Historically, the nitroblue tetrazolium (NBT) test has been the recognized diagnostic test for chronic granulomatous disease (CGD). Relying on light microscopy, the NBT test provides only a qualitative determination of phagocyte nicotinamide adenine dinucleotide phosphate (NADPH) oxidase activity.

The dihydrorhodamine (DHR) test produces fewer false-negative results than the NBT test and is known for its1,2:

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Relative ease of use

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Ability to distinguish between X-linked (gp91phox) and autosomal
recessive forms of CGD

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Ability to detect carrier status

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High sensitivity that can detect low levels of NADPH activity

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Ability to quantitatively assess residual superoxide production

If you suspect CGD,
get a DHR Collection Kit at no cost to
confirm a diagnosis

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Examples of pre- and
postactivation DHR histograms

What to look for when reading DHR histograms

These values are representations of possible DHR outcomes. Because of heterogeneity in disease severity and genotype, outcomes will vary. Lab results typically include percentage (%) of residual oxidative burst values.

Abbreviations: MFI, mean fluorescence intensity; PMA, phorbol myristate acetate.

*PMA is an activator used to stimulate neutrophil NADPH oxidase activity.

Usually a female with a healthy and a mutated allele for gp91phox.

Adapted from Leiding JW, et al (2013)3 and Jirapongsananuruk O, et al (2003).4

Importance of family testing

Because CGD is an inherited disorder, families of patients with CGD may benefit from DHR testing. Testing can help distinguish CGD subtype and identify carrier status.

An X-linked carrier mother has a 50% chance of having a carrier daughter or an affected son.2 With autosomal recessive CGD, both parents are carriers. Each child has a 75% chance of being affected or a carrier.2

Graphic showing X-Linked CGD inheritance patterns, with a 50% chance of females being unaffected or being a carrier, and a 50% chance of males being unaffected or having CGD

Graphic showing X-Linked CGD inheritance patterns, with a 50% chance of females being unaffected or being a carrier, and a 50% chance of males being unaffected or having CGD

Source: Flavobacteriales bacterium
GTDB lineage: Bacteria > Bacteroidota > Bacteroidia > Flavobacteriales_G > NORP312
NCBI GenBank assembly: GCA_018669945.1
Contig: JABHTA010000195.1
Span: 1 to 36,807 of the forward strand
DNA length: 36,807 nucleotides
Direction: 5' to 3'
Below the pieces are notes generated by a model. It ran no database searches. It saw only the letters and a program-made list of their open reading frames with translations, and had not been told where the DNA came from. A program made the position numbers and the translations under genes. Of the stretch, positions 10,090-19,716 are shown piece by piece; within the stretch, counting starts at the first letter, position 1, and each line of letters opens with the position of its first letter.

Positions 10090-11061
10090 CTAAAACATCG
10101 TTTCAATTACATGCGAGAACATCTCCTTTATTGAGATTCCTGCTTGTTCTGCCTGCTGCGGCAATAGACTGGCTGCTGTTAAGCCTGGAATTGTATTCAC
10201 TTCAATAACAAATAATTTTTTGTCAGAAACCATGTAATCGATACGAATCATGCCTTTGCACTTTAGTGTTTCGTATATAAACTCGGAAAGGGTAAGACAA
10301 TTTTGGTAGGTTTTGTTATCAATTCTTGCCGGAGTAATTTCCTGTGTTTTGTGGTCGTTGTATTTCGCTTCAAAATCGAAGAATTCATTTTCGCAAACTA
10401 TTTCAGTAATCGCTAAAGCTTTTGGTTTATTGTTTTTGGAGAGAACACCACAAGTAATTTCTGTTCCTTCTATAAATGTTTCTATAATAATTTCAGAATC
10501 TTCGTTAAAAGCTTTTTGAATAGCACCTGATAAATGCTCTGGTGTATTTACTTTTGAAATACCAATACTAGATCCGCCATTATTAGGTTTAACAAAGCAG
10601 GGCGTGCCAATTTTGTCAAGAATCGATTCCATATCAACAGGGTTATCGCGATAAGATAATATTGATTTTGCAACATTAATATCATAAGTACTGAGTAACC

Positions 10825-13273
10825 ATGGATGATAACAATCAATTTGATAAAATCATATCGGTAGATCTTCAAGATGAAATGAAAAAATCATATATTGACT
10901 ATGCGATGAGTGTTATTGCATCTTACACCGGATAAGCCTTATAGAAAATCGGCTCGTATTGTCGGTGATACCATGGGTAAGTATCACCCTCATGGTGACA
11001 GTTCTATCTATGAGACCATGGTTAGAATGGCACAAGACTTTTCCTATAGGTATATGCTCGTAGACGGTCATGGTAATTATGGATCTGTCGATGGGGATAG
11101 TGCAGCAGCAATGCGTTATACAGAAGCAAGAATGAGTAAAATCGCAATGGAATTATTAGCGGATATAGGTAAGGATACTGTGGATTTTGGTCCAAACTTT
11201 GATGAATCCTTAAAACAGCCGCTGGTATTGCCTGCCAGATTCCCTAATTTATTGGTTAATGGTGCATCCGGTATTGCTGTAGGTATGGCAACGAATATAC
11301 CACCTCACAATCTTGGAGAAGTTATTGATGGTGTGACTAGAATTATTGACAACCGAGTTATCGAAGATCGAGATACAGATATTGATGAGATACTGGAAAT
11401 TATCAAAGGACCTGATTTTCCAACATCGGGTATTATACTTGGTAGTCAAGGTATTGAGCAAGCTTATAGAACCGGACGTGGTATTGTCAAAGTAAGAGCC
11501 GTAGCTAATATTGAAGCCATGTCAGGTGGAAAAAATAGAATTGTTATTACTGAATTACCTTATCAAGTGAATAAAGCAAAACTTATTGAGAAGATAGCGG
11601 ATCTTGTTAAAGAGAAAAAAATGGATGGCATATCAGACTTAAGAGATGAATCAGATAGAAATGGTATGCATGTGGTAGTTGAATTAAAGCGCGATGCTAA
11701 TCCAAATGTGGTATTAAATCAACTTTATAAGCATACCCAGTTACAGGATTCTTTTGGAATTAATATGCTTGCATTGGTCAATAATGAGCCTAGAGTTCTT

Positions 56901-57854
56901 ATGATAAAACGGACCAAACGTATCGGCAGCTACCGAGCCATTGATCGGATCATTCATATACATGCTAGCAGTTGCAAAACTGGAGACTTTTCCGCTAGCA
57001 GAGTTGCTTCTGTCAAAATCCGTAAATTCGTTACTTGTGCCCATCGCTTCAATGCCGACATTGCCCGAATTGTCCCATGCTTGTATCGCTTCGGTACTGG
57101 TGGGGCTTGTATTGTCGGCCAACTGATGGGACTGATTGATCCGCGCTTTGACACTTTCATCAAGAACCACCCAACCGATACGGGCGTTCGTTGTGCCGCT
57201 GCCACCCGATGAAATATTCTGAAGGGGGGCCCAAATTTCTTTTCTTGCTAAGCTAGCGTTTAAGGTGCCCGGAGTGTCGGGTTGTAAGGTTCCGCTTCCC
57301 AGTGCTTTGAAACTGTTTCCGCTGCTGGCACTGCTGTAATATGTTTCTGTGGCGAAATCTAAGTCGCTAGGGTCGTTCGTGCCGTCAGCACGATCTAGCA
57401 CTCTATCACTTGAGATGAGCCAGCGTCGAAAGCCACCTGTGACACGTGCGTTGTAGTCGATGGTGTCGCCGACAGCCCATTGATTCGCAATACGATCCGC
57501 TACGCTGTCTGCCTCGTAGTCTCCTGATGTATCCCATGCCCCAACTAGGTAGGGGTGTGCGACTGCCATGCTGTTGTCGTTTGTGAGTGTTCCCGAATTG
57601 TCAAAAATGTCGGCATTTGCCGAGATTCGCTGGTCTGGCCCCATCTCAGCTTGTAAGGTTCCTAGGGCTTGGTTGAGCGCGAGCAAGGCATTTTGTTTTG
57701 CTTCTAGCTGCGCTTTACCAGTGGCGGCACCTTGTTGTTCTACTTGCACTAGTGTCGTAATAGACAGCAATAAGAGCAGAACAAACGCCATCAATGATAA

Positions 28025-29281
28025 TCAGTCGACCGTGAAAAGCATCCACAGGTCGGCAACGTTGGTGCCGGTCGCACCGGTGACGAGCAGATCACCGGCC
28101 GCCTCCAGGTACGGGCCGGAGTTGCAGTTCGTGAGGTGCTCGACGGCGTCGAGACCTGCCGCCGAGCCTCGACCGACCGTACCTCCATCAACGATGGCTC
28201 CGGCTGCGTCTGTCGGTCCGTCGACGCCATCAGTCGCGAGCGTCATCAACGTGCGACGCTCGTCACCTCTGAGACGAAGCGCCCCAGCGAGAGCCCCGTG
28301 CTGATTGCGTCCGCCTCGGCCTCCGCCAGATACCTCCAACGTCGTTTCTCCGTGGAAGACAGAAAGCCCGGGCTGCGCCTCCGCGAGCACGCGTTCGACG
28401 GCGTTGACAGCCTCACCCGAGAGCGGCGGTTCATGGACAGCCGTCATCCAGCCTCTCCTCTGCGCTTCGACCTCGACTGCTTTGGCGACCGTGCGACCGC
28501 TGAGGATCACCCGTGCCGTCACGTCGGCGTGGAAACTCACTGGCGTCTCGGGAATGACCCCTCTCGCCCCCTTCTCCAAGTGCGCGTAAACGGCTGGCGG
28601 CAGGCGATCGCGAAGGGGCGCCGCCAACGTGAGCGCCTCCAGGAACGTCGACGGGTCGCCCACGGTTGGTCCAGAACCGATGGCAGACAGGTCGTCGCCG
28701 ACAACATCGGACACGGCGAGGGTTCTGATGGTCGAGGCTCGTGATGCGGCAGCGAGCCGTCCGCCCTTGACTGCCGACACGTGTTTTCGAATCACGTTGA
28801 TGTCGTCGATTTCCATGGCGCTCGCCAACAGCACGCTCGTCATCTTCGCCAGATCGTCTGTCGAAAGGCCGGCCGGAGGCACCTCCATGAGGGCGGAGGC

Graphic showing Autosomal Recessive CGD inheritance patterns, with a 25% chance of each child being unaffected, a 50% chance of each child being a carrier, and a 25% chance of each child being affected

Graphic showing Autosomal Recessive CGD inheritance patterns, with a 25% chance of each child being unaffected, a 50% chance of each child being a carrier, and a 25% chance of each child being affected

Carriers may benefit from genetic counseling prior to starting a family. While CGD carriers themselves are usually not affected, they can exhibit CGD-like symptoms such as5-7:

  • Dermatitis
  • Stomatitis
  • Discoid lupus-like disease
  • Photosensitive rashes

See how to use the DHR
Collection Kit

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If you suspect CGD,
the DHR Collection Kit is being
offered at no cost

Request a Kit

1. Kuhns DB, Alvord WG, Heller T, et al. Residual NADPH oxidase and survival in chronic granulomatous disease. N Engl J Med. 2010;363(27):2600-2610. doi:10.1056/NEJMoa1007097 2. Leiding JW, Holland SM. Chronic granulomatous disease. In: Pagon RA, Adam MP, Ardinger HH, et al, eds. GeneReviews®. Seattle, WA: University of Washington, Seattle; 1993-2016. 3. Leiding JW, Malech HL, Holland SM. Clinical Focus on Primary Immunodeficiencies: Chronic Granulomatous Disease. Immune Deficiency Foundation; 2013. 4. Jirapongsananuruk O, Malech HL, Kuhns DB, et al. Diagnostic paradigm for evaluation of male patients with chronic granulomatous disease, based on the dihydrorhodamine 123 assay. J Allergy Clin Immunol. 2003;111(2):374-379. doi:10.1067/mai.2003.58 5. Holland SM. Chronic granulomatous disease. Hematol Oncol Clin North Am. 2013;27(1):89-99. doi:10.1016/j.hoc.2012.11.002 6. Magnani A, Brosselin P, Beauté J, et al. Inflammatory manifestations in a single-center cohort of patients with chronic granulomatous disease. J Allergy Clin Immunol. 2014;134(3):655-662. doi:10.1016/j.jaci.2014.04.014 7. Song E, Jaishankar GB, Saleh H, Jithpratuck W, Sahni R, Krishnaswamy G. Chronic granulomatous disease: a review of the infectious and inflammatory complications. Clin Mol Allergy. 2011;9(1):10. doi:10.1186/1476-7961-9-10